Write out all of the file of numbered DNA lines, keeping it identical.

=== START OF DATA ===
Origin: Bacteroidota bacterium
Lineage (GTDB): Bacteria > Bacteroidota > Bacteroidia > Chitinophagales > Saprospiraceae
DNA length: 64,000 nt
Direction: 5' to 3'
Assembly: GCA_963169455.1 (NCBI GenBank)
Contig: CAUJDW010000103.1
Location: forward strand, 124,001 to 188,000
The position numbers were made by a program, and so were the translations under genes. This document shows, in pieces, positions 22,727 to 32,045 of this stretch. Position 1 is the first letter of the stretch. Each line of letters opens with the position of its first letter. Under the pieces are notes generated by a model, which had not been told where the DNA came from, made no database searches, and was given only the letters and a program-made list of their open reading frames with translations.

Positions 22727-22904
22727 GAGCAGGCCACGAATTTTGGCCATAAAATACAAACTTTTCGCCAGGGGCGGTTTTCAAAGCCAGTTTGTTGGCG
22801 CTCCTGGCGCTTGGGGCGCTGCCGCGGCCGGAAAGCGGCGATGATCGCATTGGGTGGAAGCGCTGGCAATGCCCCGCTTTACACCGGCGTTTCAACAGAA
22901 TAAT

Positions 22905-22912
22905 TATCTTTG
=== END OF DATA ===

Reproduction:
Origin: Bacteroidota bacterium
Lineage (GTDB): Bacteria > Bacteroidota > Bacteroidia > Chitinophagales > Saprospiraceae
DNA length: 64,000 nt
Direction: 5' to 3'
Assembly: GCA_963169455.1 (NCBI GenBank)
Contig: CAUJDW010000103.1
Location: forward strand, 124,001 to 188,000
The position numbers were made by a program, and so were the translations under genes. This document shows, in pieces, positions 22,727 to 32,045 of this stretch. Position 1 is the first letter of the stretch. Each line of letters opens with the position of its first letter. Under the pieces are notes generated by a model, which had not been told where the DNA came from, made no database searches, and was given only the letters and a program-made list of their open reading frames with translations.

Positions 22727-22904
22727 GAGCAGGCCACGAATTTTGGCCATAAAATACAAACTTTTCGCCAGGGGCGGTTTTCAAAGCCAGTTTGTTGGCG
22801 CTCCTGGCGCTTGGGGCGCTGCCGCGGCCGGAAAGCGGCGATGATCGCATTGGGTGGAAGCGCTGGCAATGCCCCGCTTTACACCGGCGTTTCAACAGAA
22901 TAAT

Positions 22905-22912
22905 TATCTTTG